Visit Your Local PBS Station PBS Home PBS Home Programs A-Z TV Schedules Watch Video Donate Shop PBS Search PBS
Go
April 17th, 2009
Resources
Sobering Statistics
  • Suicide is the third leading cause of death among adolescents and teenagers, following unintentional injuries and homicide.
  • Among college students, suicide is the second leading cause of death.
  • According to a recent survey, one in seven high school students reported they had seriously considered attempting suicide. Nearly one in 14 said they had actually attempted suicide one or more times.
  • According to a recent survey, nearly half of all college students say that they have felt so depressed or anxious in the past school year that they found it difficult to study.
  • In the last 60 years, the rate of teenage suicide in America has tripled.
  • In adolescents, psychiatric disorders such as depression or anxiety often go undetected and untreated for years. Statistically, pediatricians only pick up on about a fifth of these cases, and parents rarely pick up on them. Studies show they’re unaware of 90 percent of suicide attempts made by their teenagers.
  • It’s estimated that half of all serious adult psychiatric illnesses – including depression – begin by age 14.
  • Of the teenagers who die by suicide, 90 percent have a diagnosable mental illness at the time of their deaths.
  • Recent studies out of New York’s Columbia University find “simple, old-fashioned family time” can stave off the “literal and emotional isolation” that is often linked to adolescent suffering and substance abuse.
  • Teen girls are more likely to attempt suicide, but teenage boys are four to five times more likely to die by suicide. Among young people aged 15–24, males die by suicide almost six times more frequently than females.
  • Youth suicide rates vary widely among different racial and ethnic groups. In 2001, white youth had a suicide rate of 11.5 per 100,000, compared to rates of 7.3 for African Americans, 6.1 for Hispanics youth, 6.4 for Asian Americans and 18.8 for American Indians and Alaskans.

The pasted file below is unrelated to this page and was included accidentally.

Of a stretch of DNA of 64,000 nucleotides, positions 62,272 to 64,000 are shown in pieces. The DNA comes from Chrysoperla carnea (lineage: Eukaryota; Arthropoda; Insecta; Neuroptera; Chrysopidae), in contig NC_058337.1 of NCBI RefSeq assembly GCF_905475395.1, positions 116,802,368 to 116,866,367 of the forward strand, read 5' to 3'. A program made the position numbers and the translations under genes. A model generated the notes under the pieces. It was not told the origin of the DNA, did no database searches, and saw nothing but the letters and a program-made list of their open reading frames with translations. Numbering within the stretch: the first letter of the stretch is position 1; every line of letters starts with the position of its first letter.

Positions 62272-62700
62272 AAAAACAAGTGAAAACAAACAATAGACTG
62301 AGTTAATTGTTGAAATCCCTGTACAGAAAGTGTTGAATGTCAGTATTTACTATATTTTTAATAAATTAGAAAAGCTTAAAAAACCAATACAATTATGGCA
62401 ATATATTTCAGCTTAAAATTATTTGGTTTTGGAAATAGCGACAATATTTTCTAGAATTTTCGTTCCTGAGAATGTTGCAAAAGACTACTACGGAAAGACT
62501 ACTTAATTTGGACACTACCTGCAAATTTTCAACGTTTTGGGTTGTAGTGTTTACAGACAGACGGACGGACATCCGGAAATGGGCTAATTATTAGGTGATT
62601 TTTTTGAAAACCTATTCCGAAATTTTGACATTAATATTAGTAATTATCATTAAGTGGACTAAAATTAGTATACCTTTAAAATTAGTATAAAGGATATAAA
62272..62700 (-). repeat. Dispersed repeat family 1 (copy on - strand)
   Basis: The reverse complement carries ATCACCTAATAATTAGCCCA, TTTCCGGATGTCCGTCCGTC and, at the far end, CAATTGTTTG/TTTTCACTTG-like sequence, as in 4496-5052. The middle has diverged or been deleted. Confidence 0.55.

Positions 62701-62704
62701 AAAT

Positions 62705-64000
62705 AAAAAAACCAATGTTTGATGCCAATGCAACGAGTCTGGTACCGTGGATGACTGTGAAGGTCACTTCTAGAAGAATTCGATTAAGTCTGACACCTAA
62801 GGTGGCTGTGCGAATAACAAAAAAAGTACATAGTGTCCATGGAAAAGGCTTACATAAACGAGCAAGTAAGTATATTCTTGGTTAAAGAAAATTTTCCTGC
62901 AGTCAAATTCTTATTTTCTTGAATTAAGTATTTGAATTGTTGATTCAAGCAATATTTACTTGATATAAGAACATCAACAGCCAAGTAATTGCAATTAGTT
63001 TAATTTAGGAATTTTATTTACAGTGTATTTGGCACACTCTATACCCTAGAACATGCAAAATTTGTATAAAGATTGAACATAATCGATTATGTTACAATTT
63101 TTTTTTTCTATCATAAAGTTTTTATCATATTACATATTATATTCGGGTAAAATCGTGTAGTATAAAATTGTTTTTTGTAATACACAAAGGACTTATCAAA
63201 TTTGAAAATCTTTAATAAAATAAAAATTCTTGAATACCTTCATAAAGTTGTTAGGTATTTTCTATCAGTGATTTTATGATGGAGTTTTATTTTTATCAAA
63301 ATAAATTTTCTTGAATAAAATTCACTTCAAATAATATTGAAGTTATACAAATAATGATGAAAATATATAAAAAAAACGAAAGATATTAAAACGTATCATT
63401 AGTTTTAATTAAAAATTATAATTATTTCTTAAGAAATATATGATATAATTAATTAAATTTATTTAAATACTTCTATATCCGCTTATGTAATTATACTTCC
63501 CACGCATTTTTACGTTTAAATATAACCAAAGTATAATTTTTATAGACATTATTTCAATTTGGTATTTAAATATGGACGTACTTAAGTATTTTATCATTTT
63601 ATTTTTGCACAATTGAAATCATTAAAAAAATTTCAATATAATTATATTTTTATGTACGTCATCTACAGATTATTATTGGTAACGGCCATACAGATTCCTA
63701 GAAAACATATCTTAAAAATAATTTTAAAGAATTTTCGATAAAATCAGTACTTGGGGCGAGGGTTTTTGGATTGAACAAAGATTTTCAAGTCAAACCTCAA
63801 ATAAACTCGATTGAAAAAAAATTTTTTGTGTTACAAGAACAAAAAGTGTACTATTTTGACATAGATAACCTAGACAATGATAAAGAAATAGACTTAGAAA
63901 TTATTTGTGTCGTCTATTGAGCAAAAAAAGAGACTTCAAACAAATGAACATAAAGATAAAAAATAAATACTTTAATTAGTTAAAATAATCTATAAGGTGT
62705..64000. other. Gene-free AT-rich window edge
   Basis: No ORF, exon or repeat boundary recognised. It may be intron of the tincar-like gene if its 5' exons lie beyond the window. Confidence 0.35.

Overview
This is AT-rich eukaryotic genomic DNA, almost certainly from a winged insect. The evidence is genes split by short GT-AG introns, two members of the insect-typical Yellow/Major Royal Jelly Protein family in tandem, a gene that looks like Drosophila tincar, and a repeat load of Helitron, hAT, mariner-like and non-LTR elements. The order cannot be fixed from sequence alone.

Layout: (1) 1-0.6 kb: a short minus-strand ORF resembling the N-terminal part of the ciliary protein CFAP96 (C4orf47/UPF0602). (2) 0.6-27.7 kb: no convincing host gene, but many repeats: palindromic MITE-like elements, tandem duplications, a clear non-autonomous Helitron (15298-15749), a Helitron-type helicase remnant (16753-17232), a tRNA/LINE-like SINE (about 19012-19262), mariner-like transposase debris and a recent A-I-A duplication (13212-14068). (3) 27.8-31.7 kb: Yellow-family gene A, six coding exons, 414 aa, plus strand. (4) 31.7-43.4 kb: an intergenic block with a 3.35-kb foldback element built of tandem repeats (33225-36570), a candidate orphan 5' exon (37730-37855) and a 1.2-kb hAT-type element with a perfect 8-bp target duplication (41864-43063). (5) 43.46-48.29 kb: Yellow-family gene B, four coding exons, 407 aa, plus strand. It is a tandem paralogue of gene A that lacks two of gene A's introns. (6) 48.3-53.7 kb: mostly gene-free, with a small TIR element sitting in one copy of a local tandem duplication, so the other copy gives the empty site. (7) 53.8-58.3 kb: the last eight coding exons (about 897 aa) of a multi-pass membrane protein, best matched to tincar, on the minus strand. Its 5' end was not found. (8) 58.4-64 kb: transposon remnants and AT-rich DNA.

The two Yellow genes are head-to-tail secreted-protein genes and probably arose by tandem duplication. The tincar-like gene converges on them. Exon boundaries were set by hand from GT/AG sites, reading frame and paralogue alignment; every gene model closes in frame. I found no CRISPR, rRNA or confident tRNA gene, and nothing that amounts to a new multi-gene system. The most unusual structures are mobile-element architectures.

• By age 18, 20% of teens will have one episode of depression.

To learn more about college students and mental health online please visit The JED Foundation and the American Psychiatric Association’s HealthyMinds.org.

Facts from:

Centers for Disease Control and Prevention: National Center for Injury Prevention and Control, Leading Causes of Death and Fatal Injuries, 2006 Mortality Report

Centers for Disease Control and Prevention: 2006 Youth Risk Behavior Surveillance System

2004 Survey by the American College Health Association
To learn more about college students and mental health online.

Reducing Suicide: A National Imperative, 2002, SK Goldsmith, TC Pellmar, AM Kleinman, WE Bunney, Editors, Committee on Pathophysiology & Prevention of Adolescent & Adult Suicide, Board on Neuroscience and Behavioral Health.

  • brittany

    i dont want to hurt any more.

  • steve

    Brittany

    There are people that care about you. Please call one of the hotlines, or tell an adult that you are hurting. I promise you, there are people that love you and care for you, just as you are.

    steve

  • Bill

    The attempted suicide statistics sound too high. Are you sure they are reporting actually attempts by young people to kill themselves rather than mere suicidal gestures?

Produced by WNET.ORG   ©2014 Educational Broadcasting Corporation. All rights reserved.